By Helen Greatrex.
“I don’t know the reasons, but I know the climate is changing,” Medhin Reda, a 45-year-old farmer eking a living for her family from two rain-fed fields in northern Ethiopia, said. “I don’t really remember drought seasons as a child… The rain was good.” 
The world would be nothing without stories. They can unite or divide, transform or reassure and create vivid emotional links that transcend culture language and age. A scientist who can tell the story of their work or include stories about its impact will be able to reach many more people than one who just quotes dry facts and figures. One type of story that crops up in climate science comes from the memories and perceptions of local communities. They have great power; a non-scientist might not take in the precise science behind climate change, but the story of a farmer who can no longer feed his family due to drought lingers in the mind. Consequently, climate perceptions are big business, cropping up everywhere from the popular press to government policy papers.
Although local perceptions about how climate has changed are often used as political spin, they are taken seriously by decision makers. There are many development projects designed solely on the basis of local climate perceptions (rather than using climate observations), especially in data sparse regions of the world such as sub-Saharan Africa. It might be easy to discount this as an unscientific approach, but most African livelihoods are intrinsically linked to the climate through rain-fed agriculture, so perhaps it is reasonable to assume that perceptions are valuable in a more qualitative way.
In that case, how do the perceptions of climate match up to observations? This is difficult question to answer as it requires linking social studies with climate science, so it is only just starting to be addressed. There have been two interesting recent studies on the subject– one by Rao on climate perceptions in Kenya  and one by a team from the Department of Agriculture (the one next door!) about climate perceptions in Uganda .
Rao went to Katumani, Kenya, to survey over 200 farmers on their perceptions of climate, and then compared these against rain-gauge observations. He found a strong belief amongst the farmers that seasonal rainfall totals were reducing – supported by the fact that yields had declined severely in recent years. When the research team compared rainfall and yields they found that yields had indeed reduced but that there was no change at all in rainfall!
Further research seems to suggest that the reduced yields were in fact caused by reduced fertilizer subsidies. Without both pieces of information, development projects in the region would have struggled. Those based on perceptions that addressed a lack of rainfall would not have tackled the underlying issues and those which discounted climate change would have suffered from low farmer uptake. Taken together though, they provide a valuable start for dialogue and adaptation.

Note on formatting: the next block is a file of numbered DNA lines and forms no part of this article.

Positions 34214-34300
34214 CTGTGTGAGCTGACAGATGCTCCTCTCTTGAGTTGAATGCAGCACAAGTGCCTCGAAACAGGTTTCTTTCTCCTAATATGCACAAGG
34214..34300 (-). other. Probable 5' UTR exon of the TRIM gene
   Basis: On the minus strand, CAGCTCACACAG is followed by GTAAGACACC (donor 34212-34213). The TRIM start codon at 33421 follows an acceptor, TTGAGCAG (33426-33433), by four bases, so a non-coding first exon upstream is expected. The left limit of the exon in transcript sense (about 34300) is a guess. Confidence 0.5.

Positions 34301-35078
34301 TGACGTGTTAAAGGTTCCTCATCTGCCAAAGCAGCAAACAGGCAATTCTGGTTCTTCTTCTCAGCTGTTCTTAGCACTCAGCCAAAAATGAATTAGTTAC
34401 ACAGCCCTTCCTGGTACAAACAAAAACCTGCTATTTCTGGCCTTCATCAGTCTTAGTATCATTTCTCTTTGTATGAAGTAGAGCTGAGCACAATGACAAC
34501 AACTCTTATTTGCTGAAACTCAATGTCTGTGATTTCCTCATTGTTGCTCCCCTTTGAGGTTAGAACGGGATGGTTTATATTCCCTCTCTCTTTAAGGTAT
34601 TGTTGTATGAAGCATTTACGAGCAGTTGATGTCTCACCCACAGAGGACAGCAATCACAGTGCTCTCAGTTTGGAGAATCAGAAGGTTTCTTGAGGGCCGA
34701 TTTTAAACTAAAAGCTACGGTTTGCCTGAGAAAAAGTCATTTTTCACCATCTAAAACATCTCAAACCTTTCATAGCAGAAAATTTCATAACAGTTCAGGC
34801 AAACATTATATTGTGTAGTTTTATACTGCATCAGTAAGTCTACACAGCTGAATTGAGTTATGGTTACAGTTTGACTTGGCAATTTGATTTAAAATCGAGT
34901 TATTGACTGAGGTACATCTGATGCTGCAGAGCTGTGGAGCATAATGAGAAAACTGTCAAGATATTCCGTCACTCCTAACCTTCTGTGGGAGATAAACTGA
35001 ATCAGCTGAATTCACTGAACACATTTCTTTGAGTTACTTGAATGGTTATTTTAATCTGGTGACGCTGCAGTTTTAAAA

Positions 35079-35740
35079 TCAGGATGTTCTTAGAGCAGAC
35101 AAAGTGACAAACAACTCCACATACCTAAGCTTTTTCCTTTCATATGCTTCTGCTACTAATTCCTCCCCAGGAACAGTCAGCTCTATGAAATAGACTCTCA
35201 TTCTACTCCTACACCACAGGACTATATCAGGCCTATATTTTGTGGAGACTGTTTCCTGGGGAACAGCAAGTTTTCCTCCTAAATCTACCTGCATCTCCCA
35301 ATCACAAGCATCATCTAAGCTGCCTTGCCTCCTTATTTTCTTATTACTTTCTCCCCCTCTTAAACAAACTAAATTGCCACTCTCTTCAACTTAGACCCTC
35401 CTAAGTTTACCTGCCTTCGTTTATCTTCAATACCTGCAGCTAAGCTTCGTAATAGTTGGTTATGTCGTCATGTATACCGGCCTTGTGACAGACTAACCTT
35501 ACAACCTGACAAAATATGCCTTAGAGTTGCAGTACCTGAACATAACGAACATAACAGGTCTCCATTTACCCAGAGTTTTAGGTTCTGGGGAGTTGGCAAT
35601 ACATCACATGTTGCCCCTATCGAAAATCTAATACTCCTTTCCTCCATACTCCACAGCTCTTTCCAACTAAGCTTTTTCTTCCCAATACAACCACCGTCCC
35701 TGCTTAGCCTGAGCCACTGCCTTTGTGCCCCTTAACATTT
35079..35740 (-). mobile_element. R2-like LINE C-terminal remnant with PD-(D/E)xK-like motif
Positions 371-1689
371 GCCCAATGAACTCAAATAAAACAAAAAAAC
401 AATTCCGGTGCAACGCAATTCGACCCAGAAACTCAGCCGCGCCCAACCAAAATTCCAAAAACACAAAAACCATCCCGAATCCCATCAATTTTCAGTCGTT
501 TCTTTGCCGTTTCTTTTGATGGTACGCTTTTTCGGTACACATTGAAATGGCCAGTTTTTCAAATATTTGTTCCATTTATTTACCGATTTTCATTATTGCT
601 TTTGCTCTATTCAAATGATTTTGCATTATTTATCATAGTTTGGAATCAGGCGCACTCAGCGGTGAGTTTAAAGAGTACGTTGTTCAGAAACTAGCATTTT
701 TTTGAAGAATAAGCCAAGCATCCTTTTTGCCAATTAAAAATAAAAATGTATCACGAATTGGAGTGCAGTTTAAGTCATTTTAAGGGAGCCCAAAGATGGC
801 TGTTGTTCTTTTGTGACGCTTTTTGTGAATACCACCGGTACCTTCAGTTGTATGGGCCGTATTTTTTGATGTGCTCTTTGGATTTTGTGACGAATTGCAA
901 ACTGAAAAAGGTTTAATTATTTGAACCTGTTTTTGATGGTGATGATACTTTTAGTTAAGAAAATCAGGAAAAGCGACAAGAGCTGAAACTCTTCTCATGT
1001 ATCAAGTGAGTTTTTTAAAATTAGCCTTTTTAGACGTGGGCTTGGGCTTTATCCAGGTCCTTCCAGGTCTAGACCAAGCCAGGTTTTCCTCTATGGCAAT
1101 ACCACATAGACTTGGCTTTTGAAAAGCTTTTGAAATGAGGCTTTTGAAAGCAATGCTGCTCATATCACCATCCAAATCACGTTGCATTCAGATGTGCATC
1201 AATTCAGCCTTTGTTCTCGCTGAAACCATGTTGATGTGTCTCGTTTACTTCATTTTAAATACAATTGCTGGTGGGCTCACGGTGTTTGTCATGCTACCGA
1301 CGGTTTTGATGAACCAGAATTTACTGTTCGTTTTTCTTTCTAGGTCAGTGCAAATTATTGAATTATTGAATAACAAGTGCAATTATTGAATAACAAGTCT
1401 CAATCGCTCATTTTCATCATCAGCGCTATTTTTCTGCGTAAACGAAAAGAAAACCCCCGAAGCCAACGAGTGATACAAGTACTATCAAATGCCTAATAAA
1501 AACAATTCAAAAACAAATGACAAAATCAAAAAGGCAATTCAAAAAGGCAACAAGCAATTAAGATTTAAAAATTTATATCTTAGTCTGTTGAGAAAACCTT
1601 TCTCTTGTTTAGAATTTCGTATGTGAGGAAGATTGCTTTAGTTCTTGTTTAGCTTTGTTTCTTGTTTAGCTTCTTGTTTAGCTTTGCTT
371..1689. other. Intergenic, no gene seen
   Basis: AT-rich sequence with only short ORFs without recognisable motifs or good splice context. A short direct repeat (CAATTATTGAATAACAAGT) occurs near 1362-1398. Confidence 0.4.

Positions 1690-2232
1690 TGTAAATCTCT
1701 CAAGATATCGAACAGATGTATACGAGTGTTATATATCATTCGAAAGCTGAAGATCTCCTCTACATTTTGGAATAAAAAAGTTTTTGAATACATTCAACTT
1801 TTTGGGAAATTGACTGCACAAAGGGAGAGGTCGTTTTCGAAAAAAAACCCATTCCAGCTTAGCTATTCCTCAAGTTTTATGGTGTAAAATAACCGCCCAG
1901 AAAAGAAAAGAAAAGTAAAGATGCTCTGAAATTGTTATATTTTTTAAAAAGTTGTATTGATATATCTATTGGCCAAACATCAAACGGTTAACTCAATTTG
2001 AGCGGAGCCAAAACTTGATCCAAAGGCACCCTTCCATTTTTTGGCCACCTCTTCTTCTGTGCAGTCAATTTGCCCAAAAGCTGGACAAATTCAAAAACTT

The second example is in Uganda. There is increasing evidence to suggest that Ugandan farmers believe that rainfall is becoming more variable and that the rainfall seasonality is changing. This has led to emotional and highly politicised articles in papers such as The Guardian that use the accounts of local farmers to make the case that ‘the outlook for Uganda is bleak’, ‘farmers will suffer’ and ‘the situation could spell disaster for subsistence farmers’ (it even mentioned polar bears!). However, there appears to be growing evidence in the climate community that there is no trend in Ugandan rainfall amounts or distributions.
This led Sarah Cooper, Henny Osbahr and Peter Dorward from the Dept. of Agriculture and Roger Stern from the Statistical Services Centre to try and reconcile the mismatch. They examined whether climate perceptions from 90 Ugandan farmers matched observations from local weather stations (the report can be found here ). The farmers perceived changes in rainfall amount, seasonality, distribution and intensity, whilst as shown in the figure below and in the paper, very little trend can be seen in the observational data.
It turned out that farmers’ perceptions of an abnormal climate were very much tied into the impact of rainfall on crop production:
“The pattern [of rain] has changed since 1989 because before then I had bigger harvests”
“The weather has changed because there is a food crisis”
“There is more drought which is leading to the drying of wells which was not the case before”
Many of these changes might not have been to do with changed rainfall amounts; instead they are more likely to do with increased temperatures, reduced soil fertility and growing populations. But regardless of this, the experience that their livelihoods are affected by a changing climate is real for farmers and it’s important for us to note that even though we might say that rainfall is not changing in a region, it does not mean that water resources there are not decreasing.
Hopefully these studies show that combining local expertise and climate observations will help adaptation much more than either one in isolation – so hopefully one day, the ‘outlook is bleak’ climate perception articles in newspapers will get replaced with ‘the outlook is bright!’
 S. Regassa et al. (2010), The rain doesn’t come on time any more; poverty, vulnerability, and climate variability in Ethiopia Rep., Oxfam International.
 K. P. C. Rao et al. (2011), Climate variability and change: Farmer perceptions and understanding of intra-seasonal variability in rainfall and associated risk in semi-arid Kenya, Experimental Agriculture, Volume 47, Issue 02, April 2011, pp 267-291
 H. Osbahr et al. (2011), Supporting agricultural innovation in Uganda to climate risk: Linking climate change and variability with farmer perceptions, Experimental Agriculture, 47(2), pp.293-316.